Monday 19 March 2012

Olympic Countdown

Since this article first appeared a lot of new information has been revealed and new research has been carried out. This article should be seen as a mere snapshot of the information known at the date of its publication. Several facts may now be outdated or inaccurate.

There’s a distinct aquatic feel to this post on the 1972 Olympics – both solid and liquid. We’ll start with the Winter games in Sapporo, Japan, in February. One of the most eagerly awaited competitions was the men’s figure skating. The European and World champion, Ondrej Nepela, was hoping it would be 3rd time lucky and that he would add Olympic gold to his impressive cabinet of 11 championship wins. And he was still only 21.

Seemingly without effort Ondrej succeeded in winning his Olympic gold, and decided that this would be his last year in competition. However, he was persuaded to stay on because the 1973 World Championships were to be held in his home city of Bratislava in Czechoslovakia. Ondrej knew that he wanted to retire at the top of his game, and he finished his career in Bratislava by retaining his Czech, European and World Championships. He then toured with “Holiday on Ice” for 13 years and turned to coaching. He died of AIDS in 1989 aged 38.

Also at the Sapporo games was future champion John Curry of the UK. I’ll be saying more about him in a few weeks. There as well was Canadian skater Toller Cranston. Whether they had much contact off-ice isn’t known, but by the 1973 World Championships Ondrej and Toller were having a short affair.

Like Ronnie Robertson before them, these skaters kept their sexuality secret, but at the next Winter Olympics one of them found himself at the centre of media attention which threatened to ruin his performance.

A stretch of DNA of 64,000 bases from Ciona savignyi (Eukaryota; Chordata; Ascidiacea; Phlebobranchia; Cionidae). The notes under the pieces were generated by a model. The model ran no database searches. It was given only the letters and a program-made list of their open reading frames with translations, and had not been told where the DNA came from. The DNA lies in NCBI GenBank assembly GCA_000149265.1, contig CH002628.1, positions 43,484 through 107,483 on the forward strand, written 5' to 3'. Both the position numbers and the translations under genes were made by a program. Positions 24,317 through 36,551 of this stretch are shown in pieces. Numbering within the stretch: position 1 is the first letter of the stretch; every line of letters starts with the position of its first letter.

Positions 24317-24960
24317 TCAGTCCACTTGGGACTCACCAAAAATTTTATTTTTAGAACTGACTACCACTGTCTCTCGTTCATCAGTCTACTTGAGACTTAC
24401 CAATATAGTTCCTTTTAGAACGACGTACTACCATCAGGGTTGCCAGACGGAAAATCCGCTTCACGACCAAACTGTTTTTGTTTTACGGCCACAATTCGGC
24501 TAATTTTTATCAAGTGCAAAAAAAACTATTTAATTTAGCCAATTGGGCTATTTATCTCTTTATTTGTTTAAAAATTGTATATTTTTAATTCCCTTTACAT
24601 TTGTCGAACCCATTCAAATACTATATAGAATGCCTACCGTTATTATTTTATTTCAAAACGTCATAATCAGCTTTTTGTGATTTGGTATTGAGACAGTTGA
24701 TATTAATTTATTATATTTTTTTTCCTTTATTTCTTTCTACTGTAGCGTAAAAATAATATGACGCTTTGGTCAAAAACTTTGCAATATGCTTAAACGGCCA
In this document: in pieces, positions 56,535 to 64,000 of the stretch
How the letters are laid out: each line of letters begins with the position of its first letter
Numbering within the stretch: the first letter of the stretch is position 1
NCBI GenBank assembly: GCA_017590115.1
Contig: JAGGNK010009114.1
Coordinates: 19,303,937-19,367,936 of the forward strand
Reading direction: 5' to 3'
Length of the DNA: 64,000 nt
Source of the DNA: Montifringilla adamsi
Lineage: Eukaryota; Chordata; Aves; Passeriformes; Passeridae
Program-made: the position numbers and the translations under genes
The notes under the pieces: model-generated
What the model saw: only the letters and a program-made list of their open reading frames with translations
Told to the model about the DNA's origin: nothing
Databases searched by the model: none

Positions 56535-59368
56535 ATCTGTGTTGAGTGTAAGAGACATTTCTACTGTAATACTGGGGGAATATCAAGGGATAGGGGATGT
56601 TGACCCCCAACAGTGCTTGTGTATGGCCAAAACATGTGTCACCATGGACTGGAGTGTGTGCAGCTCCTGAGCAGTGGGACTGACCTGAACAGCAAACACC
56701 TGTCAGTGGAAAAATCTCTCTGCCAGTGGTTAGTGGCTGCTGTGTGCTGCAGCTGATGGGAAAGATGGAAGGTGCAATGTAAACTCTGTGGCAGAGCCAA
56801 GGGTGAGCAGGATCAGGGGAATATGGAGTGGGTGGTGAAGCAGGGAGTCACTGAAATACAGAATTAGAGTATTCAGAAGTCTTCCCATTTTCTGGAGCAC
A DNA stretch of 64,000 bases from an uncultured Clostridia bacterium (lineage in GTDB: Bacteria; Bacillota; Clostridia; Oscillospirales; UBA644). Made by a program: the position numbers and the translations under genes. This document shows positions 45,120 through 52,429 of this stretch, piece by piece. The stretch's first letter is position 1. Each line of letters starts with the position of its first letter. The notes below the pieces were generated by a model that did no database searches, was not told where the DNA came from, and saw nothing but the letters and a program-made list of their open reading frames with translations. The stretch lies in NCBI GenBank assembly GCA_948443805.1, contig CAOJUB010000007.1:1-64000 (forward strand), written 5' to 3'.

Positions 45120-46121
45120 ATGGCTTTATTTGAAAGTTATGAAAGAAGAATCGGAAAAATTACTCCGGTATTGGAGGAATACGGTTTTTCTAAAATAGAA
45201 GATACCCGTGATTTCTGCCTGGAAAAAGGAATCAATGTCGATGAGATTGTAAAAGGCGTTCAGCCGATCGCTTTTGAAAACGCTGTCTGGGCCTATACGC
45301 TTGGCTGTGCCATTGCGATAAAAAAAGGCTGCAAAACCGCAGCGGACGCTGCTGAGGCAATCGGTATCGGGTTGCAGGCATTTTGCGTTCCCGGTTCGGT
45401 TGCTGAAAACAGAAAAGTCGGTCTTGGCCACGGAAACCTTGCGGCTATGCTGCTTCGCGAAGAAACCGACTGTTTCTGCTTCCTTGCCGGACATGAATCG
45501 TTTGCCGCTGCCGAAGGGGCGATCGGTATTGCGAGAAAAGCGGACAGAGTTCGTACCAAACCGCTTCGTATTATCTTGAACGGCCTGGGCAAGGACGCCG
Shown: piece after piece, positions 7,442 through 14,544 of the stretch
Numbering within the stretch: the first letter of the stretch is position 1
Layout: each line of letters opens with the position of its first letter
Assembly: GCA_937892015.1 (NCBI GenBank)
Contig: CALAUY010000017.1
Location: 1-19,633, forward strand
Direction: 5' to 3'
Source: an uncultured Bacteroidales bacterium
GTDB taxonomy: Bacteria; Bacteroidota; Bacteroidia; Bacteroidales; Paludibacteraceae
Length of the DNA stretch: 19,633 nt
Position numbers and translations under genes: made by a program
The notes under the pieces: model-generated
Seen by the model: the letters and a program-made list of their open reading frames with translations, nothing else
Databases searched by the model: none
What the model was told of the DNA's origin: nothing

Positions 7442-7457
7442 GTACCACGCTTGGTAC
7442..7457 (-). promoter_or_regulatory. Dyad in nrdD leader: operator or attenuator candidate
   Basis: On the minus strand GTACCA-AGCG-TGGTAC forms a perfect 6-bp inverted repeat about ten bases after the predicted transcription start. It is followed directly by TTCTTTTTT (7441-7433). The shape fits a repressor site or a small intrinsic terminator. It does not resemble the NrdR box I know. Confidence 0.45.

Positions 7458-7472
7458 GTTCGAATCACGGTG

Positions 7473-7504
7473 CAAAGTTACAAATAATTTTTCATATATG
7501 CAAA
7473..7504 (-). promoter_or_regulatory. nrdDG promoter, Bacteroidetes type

Moving on to the summer games held in Munich that year we think immediately of the murder of the Israeli athletes. But it is also the year that Mark Spitz broke all records by winning 7 gold medals in the pool. The only identified lgbt athletes in Munich also competed in the pool – Mark Chatfield and Peter Prijdekker in swimming, and Scott Cranham in diving.

American Mark Chatfield didn’t win any medals in Munich, but he did win an Olympic Diploma for 4th position, set an Olympic trials record in the 100m breaststroke, and was the reigning Pan American Games champion. Mark’s life out of the pool couldn’t have been more of a contrast. Always musically minded he earned a reputation as a talented cellist, composer and singer, being composer in residence at St. Cyril of Jerusalem church in Los Angeles. In 1993 he co-founded Musica Angelica, a chamber orchestra on whose recordings he performed. Mark continued to swim in US Masters competitions winning many medals, and in 1994 he won 6 gold medals, 1 silver and 1 bronze at the Gay Games in New York. He died aged 45 in 1998 of lymphoma.

In the same Munich Olympic pool was Peter Prijdekker of the Netherlands. He was actually brought up in South Africa, but because that country’s apartheid laws banned them from the Olympics (the IOC imposing its own version of keeping politics out of sport – they still admitted countries that didn’t allow female athletes) Peter returned to the Netherlands in order to qualify. After competing in the Olympics Peter moved to the UK (“following a man” according to all accounts) and has lived here ever since. He never gave up swimming and joined London’s Out to Swim team, with whom he has competed at 5 Gay Games winning 18 gold medals.

A different pool sport – diving – brings our first lgbt diver to the Olympics, an event brought to the fore of lgbt sport in more recent years by Greg Louganis and Matthew Mitcham. Canadian-born Scott Cranham lived in the USA during his childhood. At the age of 14 he won the 3m springboard title in the 1969 US Diving Championships. Moving back to Canada he earned a place on the national diving team in 1972. He didn’t perform well, but he improved enough to win a gold medal at the Commonwealth Games in New Zealand in 1974. An ankle injury sustained in a parachute jump then threatened to put him out of competition for good. I’ll tell you if he made it back to the Olympics in ten days time.

My next Olympic Countdown will be on 24th March with 125 days to go and will include the great lgbt Olympian John Curry.

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